Sunday, 13 December 2015

Ukrainians or Russians? (Dutch Painting Affair)

Mail with picture of stolen paintings sent from Russian email account?

The date appears to be in Russian (Июля) and not Ukrainian (липня). What could that mean for Mr Brand's story of "my men"? What kind of group would take a photo of a painting they have, put it in an email from a Russian-language account and forwarded it to Mr Humeniuk so he could go to the foreign embassy on its behalf? Would it be a Ukrainian one (with alleged but unproven links to the Ukrainian government) or (for example) one of the units of Russian-sponsored rebels in Donbass? The date of the newspaper is 10/11th July, so photo potentially taken four days earlier than it was sent by Mr Humeniuk. Where was it in the intervening days?

Mr Brand has to explain why he insists that the St Mary unit has this painting, in spite of the clear denial issued by the commander of the unit - pointing out that Mr Humeniuk was not a member of the unit in July or August of 2015 so (despite what Mr Brand and the Dutch Museum continue to insist), could not have used the phrase "my men" (if he used it at all) to refer to this unit.

UPDATE 13tth December 2015
Mr Brand's reply: "So what's your point[?]". My point is this puzzling discrepancy is also evidence in the "investigations" he claims he is doing into who has the paintings (which he says is the most important thing). Failing to note it and provide an explanation rather suggests that in this Dutch  "investigation", one pre-decided story is being followed to the exclusion of others. That story is that it is Ukrainian forces that have this painting and that corrupt Ukrainian politicians are involved in holding them and "when the Dutch read such raving comments, they think, and this country wants to join Europe?" [by the remark "raving comments in this context, Mr Brand reveals he totally underestimates the social engineering capabilities of at least one side in the current Ukraine conflict - a dangerous mistake for an "investigator"]. Anyway, he claims (again):
у нас есть все доказательства о причастности политиков и добровольцев националистического батальона, основанные на работе с несколькими независимыми источниками в Украине.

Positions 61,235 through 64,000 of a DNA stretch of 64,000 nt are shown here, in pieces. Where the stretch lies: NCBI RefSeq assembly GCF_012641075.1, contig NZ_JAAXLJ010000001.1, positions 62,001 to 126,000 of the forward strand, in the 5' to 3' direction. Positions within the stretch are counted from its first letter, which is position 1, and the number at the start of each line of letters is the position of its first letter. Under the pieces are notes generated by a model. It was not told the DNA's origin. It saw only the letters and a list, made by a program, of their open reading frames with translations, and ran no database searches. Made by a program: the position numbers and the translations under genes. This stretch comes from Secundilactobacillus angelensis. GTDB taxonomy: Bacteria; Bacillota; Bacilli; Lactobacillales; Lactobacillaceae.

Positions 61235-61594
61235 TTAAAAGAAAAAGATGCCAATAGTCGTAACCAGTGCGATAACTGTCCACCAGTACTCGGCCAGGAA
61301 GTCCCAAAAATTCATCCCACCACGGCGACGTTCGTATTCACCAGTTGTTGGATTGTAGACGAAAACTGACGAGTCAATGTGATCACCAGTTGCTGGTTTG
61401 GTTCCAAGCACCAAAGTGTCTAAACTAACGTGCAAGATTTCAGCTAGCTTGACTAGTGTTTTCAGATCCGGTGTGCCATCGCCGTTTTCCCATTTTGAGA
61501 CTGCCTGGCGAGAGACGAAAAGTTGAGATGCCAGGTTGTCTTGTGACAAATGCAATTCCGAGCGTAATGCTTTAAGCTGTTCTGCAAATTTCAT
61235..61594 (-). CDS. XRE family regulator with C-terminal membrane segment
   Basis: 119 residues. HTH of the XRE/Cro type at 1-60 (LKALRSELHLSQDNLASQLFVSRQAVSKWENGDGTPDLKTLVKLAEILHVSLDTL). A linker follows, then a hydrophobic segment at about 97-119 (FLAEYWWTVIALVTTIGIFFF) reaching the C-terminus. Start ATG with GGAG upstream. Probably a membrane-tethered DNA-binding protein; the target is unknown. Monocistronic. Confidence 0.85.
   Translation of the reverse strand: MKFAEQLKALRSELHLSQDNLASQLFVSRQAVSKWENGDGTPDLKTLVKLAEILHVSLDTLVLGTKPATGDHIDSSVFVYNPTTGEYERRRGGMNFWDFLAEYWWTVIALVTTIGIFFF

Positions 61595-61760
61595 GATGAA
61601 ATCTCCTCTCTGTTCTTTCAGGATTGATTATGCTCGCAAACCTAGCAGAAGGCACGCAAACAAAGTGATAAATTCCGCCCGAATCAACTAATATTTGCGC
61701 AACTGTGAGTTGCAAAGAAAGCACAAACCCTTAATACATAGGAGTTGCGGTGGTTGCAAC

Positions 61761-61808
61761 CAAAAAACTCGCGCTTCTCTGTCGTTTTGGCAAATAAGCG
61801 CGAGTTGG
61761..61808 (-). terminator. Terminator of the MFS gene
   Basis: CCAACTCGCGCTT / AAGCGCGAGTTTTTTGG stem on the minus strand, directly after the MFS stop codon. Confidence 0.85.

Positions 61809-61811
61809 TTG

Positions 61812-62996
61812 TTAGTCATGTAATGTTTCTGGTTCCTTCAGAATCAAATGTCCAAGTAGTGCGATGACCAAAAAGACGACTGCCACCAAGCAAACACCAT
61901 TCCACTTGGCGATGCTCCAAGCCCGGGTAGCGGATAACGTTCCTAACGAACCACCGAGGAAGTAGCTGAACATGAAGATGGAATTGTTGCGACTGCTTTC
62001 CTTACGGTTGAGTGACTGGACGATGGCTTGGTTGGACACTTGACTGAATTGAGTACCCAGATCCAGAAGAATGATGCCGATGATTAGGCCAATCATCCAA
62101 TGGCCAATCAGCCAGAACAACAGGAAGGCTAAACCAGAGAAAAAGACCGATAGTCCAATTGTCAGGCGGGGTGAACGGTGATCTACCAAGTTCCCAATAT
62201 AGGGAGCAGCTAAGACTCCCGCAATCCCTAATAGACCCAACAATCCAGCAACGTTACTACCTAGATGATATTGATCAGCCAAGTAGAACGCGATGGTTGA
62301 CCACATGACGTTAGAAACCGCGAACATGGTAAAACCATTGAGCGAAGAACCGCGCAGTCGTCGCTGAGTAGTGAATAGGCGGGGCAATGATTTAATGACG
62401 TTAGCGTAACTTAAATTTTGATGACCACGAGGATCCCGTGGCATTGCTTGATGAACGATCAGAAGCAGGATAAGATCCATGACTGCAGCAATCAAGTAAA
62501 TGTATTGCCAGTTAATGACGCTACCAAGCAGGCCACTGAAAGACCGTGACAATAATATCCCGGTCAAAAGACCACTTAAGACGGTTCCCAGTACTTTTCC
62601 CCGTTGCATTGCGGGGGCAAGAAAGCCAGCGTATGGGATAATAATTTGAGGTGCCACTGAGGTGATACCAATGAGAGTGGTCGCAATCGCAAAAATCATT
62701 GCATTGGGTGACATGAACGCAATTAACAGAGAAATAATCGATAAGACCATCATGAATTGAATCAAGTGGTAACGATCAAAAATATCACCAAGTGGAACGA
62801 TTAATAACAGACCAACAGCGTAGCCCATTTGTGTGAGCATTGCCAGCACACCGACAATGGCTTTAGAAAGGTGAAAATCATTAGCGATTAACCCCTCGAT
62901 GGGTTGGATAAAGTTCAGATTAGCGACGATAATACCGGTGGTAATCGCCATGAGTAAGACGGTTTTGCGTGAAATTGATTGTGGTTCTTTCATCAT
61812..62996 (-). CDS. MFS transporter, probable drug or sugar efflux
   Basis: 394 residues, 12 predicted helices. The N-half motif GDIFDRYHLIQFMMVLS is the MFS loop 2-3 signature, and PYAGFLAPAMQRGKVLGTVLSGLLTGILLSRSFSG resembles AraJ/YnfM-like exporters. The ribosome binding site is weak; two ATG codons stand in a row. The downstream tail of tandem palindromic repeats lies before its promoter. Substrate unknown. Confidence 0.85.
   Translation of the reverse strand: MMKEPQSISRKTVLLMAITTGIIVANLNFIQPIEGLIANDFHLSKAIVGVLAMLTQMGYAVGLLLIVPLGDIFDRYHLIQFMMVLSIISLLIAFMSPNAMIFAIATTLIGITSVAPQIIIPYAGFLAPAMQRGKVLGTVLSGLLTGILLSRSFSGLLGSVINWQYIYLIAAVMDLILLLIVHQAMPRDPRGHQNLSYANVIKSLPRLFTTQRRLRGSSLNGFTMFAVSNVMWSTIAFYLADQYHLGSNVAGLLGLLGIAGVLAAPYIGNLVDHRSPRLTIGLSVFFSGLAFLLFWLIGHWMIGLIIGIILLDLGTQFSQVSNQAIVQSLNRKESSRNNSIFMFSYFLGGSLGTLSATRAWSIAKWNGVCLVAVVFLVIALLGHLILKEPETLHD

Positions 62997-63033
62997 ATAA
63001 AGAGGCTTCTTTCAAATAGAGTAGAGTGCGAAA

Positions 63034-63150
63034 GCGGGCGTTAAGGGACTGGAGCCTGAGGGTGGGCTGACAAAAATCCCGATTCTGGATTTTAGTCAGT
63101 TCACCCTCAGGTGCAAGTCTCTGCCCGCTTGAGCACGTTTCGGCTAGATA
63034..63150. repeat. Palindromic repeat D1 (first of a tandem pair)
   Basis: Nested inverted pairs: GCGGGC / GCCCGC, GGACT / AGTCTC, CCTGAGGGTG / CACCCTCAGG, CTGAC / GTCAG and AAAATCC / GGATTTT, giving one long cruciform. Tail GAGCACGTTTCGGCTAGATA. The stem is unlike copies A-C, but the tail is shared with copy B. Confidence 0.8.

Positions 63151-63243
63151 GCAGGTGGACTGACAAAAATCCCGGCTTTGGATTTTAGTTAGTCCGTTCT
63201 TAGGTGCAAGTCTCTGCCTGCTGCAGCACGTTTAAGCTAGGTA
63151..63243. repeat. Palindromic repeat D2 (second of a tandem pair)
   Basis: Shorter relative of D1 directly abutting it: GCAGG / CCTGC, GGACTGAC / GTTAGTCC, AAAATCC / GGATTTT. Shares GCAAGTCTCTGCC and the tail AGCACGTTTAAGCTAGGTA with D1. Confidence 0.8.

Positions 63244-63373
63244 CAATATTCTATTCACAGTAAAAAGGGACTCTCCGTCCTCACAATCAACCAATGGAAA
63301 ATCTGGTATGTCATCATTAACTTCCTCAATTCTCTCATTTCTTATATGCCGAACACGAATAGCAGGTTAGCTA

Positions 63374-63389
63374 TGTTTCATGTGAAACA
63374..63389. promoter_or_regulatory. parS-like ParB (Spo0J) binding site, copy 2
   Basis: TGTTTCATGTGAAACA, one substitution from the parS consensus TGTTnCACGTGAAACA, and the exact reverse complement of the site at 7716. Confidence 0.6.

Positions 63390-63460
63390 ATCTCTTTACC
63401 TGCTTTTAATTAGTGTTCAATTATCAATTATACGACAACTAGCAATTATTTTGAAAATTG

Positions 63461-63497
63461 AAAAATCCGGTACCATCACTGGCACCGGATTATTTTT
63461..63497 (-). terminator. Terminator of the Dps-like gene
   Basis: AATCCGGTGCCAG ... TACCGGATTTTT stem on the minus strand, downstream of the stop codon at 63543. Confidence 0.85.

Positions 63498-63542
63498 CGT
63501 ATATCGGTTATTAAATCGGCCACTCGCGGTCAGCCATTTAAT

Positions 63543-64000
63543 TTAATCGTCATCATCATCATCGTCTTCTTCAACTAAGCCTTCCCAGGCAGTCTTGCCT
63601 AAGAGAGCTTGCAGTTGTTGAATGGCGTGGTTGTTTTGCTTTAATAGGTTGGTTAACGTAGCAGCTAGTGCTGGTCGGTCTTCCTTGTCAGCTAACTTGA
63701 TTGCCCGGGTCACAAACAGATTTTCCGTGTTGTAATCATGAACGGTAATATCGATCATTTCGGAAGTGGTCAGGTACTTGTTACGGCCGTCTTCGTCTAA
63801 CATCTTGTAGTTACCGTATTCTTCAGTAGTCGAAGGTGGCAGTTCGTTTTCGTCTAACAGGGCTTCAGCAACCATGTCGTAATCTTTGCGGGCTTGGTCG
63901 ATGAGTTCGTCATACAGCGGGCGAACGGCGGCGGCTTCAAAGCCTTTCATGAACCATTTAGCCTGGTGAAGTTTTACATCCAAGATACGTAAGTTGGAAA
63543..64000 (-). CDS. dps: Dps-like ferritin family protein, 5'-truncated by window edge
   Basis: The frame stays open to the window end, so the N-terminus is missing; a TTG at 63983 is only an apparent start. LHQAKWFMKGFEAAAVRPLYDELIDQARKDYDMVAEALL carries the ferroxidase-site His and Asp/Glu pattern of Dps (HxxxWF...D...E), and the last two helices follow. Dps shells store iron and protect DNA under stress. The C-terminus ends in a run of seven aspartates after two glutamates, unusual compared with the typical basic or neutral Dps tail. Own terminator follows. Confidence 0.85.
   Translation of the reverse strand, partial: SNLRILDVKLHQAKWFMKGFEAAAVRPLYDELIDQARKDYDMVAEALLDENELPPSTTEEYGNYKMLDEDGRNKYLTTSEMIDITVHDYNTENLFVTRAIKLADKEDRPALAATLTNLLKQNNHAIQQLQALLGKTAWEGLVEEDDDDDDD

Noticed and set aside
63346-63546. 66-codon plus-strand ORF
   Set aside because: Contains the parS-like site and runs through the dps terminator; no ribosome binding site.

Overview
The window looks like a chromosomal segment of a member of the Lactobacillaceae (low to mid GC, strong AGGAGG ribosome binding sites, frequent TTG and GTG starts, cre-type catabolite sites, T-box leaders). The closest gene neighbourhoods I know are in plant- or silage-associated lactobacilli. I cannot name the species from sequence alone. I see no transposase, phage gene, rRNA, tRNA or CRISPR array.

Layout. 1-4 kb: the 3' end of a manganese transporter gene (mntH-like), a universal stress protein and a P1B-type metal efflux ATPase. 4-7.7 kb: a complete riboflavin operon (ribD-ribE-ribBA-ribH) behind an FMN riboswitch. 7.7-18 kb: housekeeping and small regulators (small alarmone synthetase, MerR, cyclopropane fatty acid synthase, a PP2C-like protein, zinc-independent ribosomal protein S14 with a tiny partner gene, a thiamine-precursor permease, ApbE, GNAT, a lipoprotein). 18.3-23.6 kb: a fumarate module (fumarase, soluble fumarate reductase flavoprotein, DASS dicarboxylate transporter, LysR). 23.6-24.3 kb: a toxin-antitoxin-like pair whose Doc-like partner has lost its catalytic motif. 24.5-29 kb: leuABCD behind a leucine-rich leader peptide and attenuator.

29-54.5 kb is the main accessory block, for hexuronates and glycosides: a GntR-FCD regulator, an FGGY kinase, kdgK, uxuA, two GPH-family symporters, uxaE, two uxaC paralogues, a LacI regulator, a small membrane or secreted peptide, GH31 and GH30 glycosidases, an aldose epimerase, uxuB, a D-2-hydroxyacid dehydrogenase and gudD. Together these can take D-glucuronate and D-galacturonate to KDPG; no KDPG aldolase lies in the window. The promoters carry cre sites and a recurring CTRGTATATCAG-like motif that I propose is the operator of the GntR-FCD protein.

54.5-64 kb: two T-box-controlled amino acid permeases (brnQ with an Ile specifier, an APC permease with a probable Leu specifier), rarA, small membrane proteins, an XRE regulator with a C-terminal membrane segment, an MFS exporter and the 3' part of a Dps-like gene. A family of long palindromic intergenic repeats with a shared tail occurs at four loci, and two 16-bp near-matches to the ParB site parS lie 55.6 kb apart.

It may well be that the Dutch side ("пятеро сотрудников голландского посольства в Киеве") have put together a dossier intending to prove their case based on evidence fed to them by "several independent sources in Ukraine" about the "involvement of politicians and nationalist battalion of volunteers". One wonders about how critically they examined the information they were given if they miss something like the email with the picture apparently coming from a Russian language account.

Mr Brand later tweeted that his accusations have some more attention from the media (hooray) [a "good" interview is...?]:
"Good Interview in Ukranian newspaper: ".
Published in Ukraine, yes, but written .... in Russian. This is a newspaper for the Russian speaking minority - the circle from which come the Donbas rebels. Does Mr Brand see the significance of their interview and what is he is quoted as saying specifically here in the context of the current political conflict in the country?
Да, история приобрела политический окрас, но мы просто хотим вернуть картины. Обвинять нас в «работе на Путина» смешно. Когда голландцы читают такие бредовые комментарии, они думают: и эта страна собирается в Европу?
To whom is this newspaper speaking? My feeling is that it is something else that is ridiculous here, and it is the Dutch standpoint, coming out with major and highly damaging accusations based on the  "evidence" fed to them by "informants" and their wilful (it seems to me) overinterpretation or misinterpretation of what Boris Humeniuk did or did not say five months ago. This is especially the case when the Dutch side say quite openly that they think he was lying - except when what he said fits the story they want to propagate. Cultural property has an important role in identity politics, which have a major role in politics in general. Our work, our research on it, does not take place in a political vacuum and it seems to me that going public with damaging publicity-seeking mudslinging before any investigations have been concluded  is highly irresponsible. 

It seems to me that even if the Ukrainian police discover that there is no substance to any of the allegations made by Mr Brand, or the Dutch museum director (which, from what I have seen, I am willing to bet will be the case) the Dutch side will claim a "cover-up". They will do this because of course - despite being invited - the Dutch will NOT send their own Ukrainian-speaking police team to Kiev or Donbas  to take part in the investigations alongside the local police and verify that all leads were followed up. The mud slung by the Dutch however will continue to stick. 

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